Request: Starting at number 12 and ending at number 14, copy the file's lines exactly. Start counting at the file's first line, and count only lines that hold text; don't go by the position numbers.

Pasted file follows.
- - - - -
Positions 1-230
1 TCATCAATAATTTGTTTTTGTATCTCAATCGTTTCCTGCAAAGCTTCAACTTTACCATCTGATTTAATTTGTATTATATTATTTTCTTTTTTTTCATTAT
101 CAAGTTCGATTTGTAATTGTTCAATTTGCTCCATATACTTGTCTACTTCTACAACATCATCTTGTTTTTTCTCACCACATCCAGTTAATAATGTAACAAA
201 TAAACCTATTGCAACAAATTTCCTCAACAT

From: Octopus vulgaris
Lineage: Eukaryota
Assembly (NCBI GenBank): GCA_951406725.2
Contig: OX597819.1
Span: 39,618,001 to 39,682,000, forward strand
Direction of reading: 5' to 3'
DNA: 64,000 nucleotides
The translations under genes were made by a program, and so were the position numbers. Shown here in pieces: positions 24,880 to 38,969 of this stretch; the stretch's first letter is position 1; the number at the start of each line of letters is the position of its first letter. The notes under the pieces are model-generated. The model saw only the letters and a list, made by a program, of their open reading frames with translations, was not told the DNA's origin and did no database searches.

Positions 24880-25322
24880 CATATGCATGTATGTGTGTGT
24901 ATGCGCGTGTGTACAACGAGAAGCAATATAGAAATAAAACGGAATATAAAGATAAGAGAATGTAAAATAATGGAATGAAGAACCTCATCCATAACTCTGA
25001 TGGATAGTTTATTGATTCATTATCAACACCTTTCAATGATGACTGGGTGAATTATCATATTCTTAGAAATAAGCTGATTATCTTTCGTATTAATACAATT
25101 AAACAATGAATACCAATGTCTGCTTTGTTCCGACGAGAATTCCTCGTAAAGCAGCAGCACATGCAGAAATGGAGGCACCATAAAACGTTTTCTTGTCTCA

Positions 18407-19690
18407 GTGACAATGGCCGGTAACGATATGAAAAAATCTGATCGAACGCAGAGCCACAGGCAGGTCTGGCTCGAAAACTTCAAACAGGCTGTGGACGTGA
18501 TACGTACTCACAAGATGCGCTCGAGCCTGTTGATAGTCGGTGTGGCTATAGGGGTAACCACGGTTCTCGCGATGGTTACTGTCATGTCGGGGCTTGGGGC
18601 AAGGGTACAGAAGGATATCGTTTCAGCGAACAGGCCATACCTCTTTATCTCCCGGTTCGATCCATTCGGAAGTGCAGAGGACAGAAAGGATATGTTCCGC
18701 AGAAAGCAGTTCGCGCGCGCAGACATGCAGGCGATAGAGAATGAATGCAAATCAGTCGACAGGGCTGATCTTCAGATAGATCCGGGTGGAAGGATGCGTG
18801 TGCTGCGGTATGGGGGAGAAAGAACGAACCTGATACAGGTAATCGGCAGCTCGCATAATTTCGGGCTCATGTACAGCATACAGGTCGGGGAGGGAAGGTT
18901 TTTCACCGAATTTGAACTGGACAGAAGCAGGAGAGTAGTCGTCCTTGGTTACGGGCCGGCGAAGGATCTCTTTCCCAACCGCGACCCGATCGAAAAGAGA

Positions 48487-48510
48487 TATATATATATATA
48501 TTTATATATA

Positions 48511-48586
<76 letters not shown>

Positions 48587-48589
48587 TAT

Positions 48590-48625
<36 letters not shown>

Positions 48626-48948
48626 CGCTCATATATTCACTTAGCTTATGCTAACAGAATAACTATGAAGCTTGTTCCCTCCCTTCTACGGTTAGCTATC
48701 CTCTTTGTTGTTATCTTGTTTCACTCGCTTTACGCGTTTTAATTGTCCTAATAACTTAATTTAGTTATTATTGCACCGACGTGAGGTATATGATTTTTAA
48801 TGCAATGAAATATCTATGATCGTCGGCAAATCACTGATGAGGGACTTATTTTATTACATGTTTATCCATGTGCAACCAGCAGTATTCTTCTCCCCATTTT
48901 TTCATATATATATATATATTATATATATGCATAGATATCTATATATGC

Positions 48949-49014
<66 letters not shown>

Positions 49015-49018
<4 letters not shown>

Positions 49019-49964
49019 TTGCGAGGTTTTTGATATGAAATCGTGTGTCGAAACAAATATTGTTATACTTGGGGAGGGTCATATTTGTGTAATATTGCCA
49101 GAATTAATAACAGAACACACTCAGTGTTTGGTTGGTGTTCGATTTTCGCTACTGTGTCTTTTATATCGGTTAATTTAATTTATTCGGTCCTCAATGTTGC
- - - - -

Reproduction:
The translations under genes were made by a program, and so were the position numbers. Shown here in pieces: positions 24,880 to 38,969 of this stretch; the stretch's first letter is position 1; the number at the start of each line of letters is the position of its first letter. The notes under the pieces are model-generated. The model saw only the letters and a list, made by a program, of their open reading frames with translations, was not told the DNA's origin and did no database searches.

Positions 24880-25322
24880 CATATGCATGTATGTGTGTGT